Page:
In this post, you’ll find great ideas and easy instructions for decorating Easter eggs including the traditional method, natural Easter egg dyes and other creative decorating suggestions.
Decorating Easter Eggs And Natural Easter Egg Dyes
OK, so the kids noticed on the calendar that Easter is approaching and they want to make a huge production of decorating Easter eggs. In the past, the little stickers you bought at the store sufficed, but now they want the real thing. Here are some old standards for egg dying with a few new ideas for you.
One important note: When the kids get really excited about egg dying, don’t feel sorry for them and pour the left over egg dye in their bath water so they can have more fun (no matter how much they beg and plead! Especially if it’s food coloring). Someone might panic and declare a citywide medical quarantine if they see your kids dyed all sorts of strange colors in their Easter finery.
Before decorating Easter eggs, cover the entire table with newspaper. Keep a huge roll of paper towels or rags handy for messes. Have each kid wear one of dad’s old (now disposable) tee shirts.
Making Easter Egg Stands
Cut toilet paper roll cores into one inch cylinders and use for egg stands. Decorate with stickers or paint.
Decorating Easter Eggs
Decorating Easter Eggs – The Traditional Method
1) Hard boil eggs.
2) Fill several mugs with boiling water and add 1-2 tsp. vinegar.
3) Place a few drops of desired food coloring in each mug.
4) Place eggs in mugs for several minutes until eggs reach desired shades.
5) Remove with a spoon. Place on paper towel to dry. When dry, polish with a small amount of shortening on a paper towel. Buff until glossy.
You can draw or write on the eggs with a light colored or white crayon before dipping. The drawing will remain white after the egg is dipped.
To clean out mugs, put a little bleach water in the cups and soak for a few minutes.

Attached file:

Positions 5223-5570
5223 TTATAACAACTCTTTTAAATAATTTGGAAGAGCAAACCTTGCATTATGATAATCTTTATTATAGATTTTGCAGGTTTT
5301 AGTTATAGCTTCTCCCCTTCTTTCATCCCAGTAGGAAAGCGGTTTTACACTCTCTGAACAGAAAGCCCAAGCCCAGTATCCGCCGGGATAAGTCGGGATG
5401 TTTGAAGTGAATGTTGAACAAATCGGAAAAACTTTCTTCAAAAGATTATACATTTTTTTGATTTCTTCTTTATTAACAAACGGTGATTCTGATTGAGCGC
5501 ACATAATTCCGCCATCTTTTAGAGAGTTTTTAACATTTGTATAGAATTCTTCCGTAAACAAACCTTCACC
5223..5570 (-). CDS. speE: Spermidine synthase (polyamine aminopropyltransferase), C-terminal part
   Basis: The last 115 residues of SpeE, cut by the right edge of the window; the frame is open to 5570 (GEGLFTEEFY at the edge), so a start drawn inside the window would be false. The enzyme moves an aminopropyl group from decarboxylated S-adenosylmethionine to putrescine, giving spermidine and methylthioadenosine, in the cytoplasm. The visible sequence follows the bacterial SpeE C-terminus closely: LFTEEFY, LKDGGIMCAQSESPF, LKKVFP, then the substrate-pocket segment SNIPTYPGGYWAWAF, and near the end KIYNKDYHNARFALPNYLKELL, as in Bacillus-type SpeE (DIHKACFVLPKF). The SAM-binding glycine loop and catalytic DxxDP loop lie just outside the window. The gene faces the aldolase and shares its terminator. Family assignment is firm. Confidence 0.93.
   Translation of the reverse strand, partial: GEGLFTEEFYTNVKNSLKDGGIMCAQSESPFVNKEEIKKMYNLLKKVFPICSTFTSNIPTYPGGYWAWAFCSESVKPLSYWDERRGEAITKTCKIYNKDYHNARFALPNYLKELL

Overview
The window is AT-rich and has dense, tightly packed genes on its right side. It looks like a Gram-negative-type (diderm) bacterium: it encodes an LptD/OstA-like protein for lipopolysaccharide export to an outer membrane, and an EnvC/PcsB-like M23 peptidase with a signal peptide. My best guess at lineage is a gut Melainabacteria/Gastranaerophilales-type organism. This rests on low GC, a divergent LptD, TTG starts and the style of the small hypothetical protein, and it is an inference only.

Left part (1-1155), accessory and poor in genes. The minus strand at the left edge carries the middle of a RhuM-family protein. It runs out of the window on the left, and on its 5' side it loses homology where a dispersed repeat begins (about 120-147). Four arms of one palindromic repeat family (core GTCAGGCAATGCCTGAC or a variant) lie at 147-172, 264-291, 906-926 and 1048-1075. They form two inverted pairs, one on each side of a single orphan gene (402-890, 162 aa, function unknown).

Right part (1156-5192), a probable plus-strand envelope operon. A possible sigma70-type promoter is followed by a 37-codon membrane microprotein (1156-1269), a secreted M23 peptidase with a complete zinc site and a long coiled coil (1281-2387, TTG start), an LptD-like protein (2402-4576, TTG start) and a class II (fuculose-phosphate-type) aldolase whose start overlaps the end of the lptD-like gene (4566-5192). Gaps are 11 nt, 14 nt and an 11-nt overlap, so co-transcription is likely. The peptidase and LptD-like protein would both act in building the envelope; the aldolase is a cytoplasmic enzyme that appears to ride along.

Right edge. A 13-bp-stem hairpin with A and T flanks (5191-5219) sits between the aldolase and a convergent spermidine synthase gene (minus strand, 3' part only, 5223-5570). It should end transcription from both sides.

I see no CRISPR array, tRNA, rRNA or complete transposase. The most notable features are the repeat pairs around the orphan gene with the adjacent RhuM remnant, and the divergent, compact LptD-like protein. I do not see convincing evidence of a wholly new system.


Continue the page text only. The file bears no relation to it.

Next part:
Natural Easter Egg Dyes
If you would like to try decorating Easter eggs with natural dyes, try the following:
- Yellow— yellow onion skins, turmeric (1/2 tsp. per cup water) celery leaves
- Orange–any yellow dye plus beet juice
- Red–beets, paprika, red onion skins
- Pink–cranberry juice
- Blue–blackberries, grape juice concentrate, red cabbage
- Brown–black tea, white oak, juniper berry, coffee, barberry
- Light purple–blackberries, grapes, violets
- Green–alfalfa, spinach, kale, violet blossom plus 1/4 tsp. baking soda, tansy, nettle, chervil, sorrel, parsley, carrot tops, beet tops or dip yellow egg in blue dye
Hard boil eggs with 1 tsp. vinegar in the water. Place dying ingredients in non-aluminum pans, cover with water and boil 5 minutes to 1 hour until desired color is achieved. Use enough material to make at least 1 cup dye. Crush ingredients as they boil to extract as much dye as possible. Strain the dye. Most dyes should be used hot. Let each egg sit in the dye until it reaches the desired color. Some dyes will take longer than others to make the desired colored on the egg. Remove the egg and let dry.
Glitter Eggs – Place 1 tablespoon each of glue and water in a cup. Stir the mixture and then paint the eggs with it. Sprinkle with glitter. This can also add sparkle to already dyed eggs!
Decoupaged Eggs – Tear small pieces of wrapping paper, napkins, stickers, or clip art. Mix equal amounts of glue and water. Paint egg with glue mixture. Place paper on top and then cover with more glue mixture. Let dry.
Spotted Eggs – Place 1 tsp. of cooking oil in dye. Dip the egg. The oil will cause the dye to make an irregular pattern on the egg.
Waxed Eggs – Dip a portion of the eggs in melted paraffin or candle wax. Then dip them in the dye. Remove from dye. Dry and peel off the wax. The egg will be white on one half and colored on the other half. You can also dip in dye before waxing to get two colors.
Hollow Eggs – Poke a hole in one end of an egg with a very small needle. Poke another slightly larger hole in the other end. Then blow on the small end and the egg will come out the other side. Decorate Easter eggs as desired.
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